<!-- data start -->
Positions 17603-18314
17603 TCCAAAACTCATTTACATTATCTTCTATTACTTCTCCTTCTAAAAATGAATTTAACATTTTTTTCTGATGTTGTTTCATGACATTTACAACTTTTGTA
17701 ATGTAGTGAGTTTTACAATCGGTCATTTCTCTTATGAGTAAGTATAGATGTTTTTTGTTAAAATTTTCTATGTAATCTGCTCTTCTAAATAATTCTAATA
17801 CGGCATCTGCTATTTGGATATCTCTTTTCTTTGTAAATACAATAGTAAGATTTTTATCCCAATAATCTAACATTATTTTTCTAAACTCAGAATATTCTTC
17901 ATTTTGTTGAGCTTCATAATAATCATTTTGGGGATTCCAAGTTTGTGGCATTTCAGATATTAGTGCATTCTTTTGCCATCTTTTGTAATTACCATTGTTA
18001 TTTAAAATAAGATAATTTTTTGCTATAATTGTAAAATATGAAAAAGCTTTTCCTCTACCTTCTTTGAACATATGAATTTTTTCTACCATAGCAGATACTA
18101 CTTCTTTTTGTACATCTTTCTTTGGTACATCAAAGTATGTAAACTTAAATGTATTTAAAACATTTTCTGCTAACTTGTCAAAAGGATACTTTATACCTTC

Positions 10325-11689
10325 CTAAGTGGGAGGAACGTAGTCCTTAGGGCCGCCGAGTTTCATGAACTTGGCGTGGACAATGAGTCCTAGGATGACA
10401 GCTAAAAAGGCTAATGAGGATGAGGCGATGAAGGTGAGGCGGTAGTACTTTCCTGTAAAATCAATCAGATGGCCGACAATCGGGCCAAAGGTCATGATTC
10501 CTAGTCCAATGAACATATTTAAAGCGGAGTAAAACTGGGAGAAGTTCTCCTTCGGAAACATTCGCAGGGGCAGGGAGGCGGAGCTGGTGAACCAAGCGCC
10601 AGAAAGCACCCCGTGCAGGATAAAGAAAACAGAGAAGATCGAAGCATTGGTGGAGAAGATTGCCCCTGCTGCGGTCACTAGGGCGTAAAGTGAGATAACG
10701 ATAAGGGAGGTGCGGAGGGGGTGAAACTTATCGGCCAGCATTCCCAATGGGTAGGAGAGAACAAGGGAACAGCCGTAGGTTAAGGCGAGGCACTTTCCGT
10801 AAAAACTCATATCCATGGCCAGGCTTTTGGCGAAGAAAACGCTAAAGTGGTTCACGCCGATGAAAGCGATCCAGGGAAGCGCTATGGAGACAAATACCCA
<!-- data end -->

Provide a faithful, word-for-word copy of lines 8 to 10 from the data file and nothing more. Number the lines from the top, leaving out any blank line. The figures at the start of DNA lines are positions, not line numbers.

Positions 10325-11689
10325 CTAAGTGGGAGGAACGTAGTCCTTAGGGCCGCCGAGTTTCATGAACTTGGCGTGGACAATGAGTCCTAGGATGACA
10401 GCTAAAAAGGCTAATGAGGATGAGGCGATGAAGGTGAGGCGGTAGTACTTTCCTGTAAAATCAATCAGATGGCCGACAATCGGGCCAAAGGTCATGATTC